Alex Smith or Aaron Rodgers. Cal's Rodgers or Utah's Smith.
Nobody seems to know which of those two talented college quarterbacks will be the first to go in today's NFL Draft. Don't ask me. I didn't see either of them perform.
I have witnessed a bunch of Kansas University quarterbacks over the years and, with the Smith-Rodgers debate brewing, it occurred to me I couldn't remember the last time a Kansas QB had been selected in the NFL Draft.
Believe it or not, it's been almost 20 years.
Mike Norseth, the pilot of the vaunted "Air Gottfried" offensive attack of the mid-1980s, has that distinction. Norseth was selected in the seventh round of the 1986 NFL Draft by the Cleveland Browns.
However, Norseth, who threw for more yards in a single game (480) and in a single season (2,995) than any quarterback in KU history, never tossed a single pass in an regular-season pro game. His career NFL stat line consists of a five-yard run while with the Cincinnati Bengals in 1988.
Then again, you can list the KU quarterbacks who have been tapped in the NFL Draft on the fingers and thumb of one hand -- John Hadl, Bobby Douglass, David Jaynes, Nolan Cromwell and Norseth.
In reality, though, the number is four because Cromwell, a Wishbone quarterback during his KU days, was drafted as a defensive back -- in the second round by the Rams in 1977 -- and never played a minute of quarterback during a 12-year pro career.
Hadl remains the only KU quarterback who ever has been a first-round draft choice even though, curiously, he never played for that team. Hadl was the first pick of the Detroit Lions in the 1962 draft, but those were the days of the AFL-NFL money wars and Hadl opted to sign with the AFL San Diego Chargers instead.
Hadl logged 17 pro football seasons with a handful of teams, and the Lawrence High product fashioned far and away the most successful pro career of any KU quarterback.
Douglass, a second-round pick of the Chicago Bears in 1968, could throw a football through a wall of the Eldridge Hotel (although now a co-owner of the downtown Lawrence landmark, he isn't likely to try it), but the El Dorado native evolved into one of the best running quarterbacks in NFL history.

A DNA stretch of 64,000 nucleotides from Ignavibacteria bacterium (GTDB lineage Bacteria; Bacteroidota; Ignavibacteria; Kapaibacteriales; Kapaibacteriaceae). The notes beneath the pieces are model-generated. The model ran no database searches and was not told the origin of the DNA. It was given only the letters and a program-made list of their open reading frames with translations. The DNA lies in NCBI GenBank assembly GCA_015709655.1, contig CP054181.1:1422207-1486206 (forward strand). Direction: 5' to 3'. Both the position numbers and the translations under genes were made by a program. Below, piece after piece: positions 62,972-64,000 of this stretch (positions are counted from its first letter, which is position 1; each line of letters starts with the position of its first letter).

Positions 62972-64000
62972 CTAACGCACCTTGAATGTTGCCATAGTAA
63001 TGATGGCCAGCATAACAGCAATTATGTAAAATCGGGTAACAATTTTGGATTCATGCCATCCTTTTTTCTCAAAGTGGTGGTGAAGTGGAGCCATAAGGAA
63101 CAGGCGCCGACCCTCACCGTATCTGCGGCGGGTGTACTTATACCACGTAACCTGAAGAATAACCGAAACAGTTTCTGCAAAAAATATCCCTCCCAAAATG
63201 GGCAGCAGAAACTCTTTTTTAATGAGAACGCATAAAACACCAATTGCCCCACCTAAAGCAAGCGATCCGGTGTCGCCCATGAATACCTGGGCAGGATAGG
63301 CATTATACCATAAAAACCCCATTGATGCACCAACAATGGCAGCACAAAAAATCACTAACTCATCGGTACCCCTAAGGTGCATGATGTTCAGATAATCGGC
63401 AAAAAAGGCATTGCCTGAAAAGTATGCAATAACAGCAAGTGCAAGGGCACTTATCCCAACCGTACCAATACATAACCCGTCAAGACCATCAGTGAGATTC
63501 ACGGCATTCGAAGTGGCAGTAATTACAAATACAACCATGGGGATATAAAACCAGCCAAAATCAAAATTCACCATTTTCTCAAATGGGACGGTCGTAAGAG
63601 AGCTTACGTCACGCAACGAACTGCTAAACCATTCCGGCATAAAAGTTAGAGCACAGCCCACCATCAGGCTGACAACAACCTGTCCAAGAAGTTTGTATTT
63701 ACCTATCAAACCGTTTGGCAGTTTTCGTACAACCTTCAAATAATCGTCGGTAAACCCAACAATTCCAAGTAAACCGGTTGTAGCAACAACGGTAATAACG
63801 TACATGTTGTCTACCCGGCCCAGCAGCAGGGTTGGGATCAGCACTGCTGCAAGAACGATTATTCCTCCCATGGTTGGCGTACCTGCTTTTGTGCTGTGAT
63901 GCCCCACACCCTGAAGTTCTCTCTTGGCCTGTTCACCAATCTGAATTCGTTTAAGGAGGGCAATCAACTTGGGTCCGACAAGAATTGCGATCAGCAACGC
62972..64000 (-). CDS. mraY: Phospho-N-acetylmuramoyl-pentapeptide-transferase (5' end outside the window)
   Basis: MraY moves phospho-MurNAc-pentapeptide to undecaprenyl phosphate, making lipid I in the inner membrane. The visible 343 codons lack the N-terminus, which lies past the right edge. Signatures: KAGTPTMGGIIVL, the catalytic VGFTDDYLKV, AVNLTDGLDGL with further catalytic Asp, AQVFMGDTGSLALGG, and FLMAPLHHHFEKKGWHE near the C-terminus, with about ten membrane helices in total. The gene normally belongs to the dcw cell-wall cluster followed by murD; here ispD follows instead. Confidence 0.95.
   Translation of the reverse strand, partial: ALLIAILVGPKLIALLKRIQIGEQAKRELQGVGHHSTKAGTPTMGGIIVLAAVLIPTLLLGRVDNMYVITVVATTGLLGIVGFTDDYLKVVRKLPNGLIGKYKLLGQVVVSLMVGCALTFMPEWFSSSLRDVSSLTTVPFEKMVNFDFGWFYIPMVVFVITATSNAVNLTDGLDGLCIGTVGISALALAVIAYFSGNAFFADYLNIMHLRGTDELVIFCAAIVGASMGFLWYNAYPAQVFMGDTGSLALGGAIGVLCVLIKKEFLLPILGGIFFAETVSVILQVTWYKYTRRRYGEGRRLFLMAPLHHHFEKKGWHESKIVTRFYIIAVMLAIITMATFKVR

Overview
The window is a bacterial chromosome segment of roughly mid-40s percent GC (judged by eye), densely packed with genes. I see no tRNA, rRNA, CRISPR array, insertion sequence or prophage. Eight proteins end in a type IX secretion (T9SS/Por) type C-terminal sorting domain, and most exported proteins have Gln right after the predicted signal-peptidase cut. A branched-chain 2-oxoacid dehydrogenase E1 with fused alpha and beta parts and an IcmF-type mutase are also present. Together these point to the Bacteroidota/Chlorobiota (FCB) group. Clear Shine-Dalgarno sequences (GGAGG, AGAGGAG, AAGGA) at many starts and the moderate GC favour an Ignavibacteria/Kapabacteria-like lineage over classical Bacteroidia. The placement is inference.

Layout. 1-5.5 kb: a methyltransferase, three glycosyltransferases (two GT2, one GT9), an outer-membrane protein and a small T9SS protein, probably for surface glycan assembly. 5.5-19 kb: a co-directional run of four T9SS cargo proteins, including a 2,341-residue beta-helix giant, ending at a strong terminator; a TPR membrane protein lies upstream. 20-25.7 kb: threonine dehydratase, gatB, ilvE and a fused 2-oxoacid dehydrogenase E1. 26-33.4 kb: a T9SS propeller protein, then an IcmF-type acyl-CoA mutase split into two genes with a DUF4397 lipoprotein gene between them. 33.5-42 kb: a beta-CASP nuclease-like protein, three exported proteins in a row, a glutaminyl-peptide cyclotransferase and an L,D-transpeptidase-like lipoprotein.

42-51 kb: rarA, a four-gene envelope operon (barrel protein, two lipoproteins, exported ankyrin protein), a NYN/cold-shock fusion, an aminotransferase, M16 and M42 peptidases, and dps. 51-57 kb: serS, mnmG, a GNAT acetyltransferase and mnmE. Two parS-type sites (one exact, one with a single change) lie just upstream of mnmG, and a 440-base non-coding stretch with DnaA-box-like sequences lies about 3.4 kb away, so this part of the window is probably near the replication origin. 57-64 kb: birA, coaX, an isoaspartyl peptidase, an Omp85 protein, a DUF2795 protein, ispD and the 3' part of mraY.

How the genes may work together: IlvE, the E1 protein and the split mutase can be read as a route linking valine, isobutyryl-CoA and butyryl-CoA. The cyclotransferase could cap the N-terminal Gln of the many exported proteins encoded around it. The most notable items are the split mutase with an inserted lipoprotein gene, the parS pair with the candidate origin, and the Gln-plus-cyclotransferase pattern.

Douglass was the Michael Vick of his generation. In fact, he still holds the single-season rushing record for an NFL quarterback with the 968 yards he gained in 1972. Vick made a run at Douglass' record during the 2004 season, but fell 66 yards short. By the way, I'm not sure if it means anything, but Douglass and Vick are left-handed.
Jaynes, named an AP All-American after the Jayhawks' 1973 Liberty Bowl season, was the opposite of Douglass. The Bonner Springs product possessed a strong, accurate arm, but was a statue in the pocket. Then Jaynes hurt his arm -- he thinks it happened in practice before the Liberty Bowl -- and slipped to the third round of the '74 draft where the Chiefs took a chance on him.
Jaynes' ailing right arm never did come around. He threw only two passes in his NFL career. One was incomplete, the other intercepted.
Norseth, in retrospect, didn't really have a strong suit. He wasn't immobile, but he wasn't fast. At 6-foot-3 and 205 pounds, he wasn't small, but he wasn't as big as the pros like. And his arm, while good, wasn't NFL strength.
One other KU quarterback boasted enough attributes to be an NFL draft pick, but Frank Seurer, who tops KU's career passing chart, already had signed with a USFL team by the time the 1984 NFL Draft rolled around.
When the USFL went belly-up, Seurer joined Kansas City, but didn't last much longer with the Chiefs than Jaynes did.
No one is ever going to call Kansas a cradle of quarterbacks, but it sure seems like the Jayhawks are overdue for another QB draftee.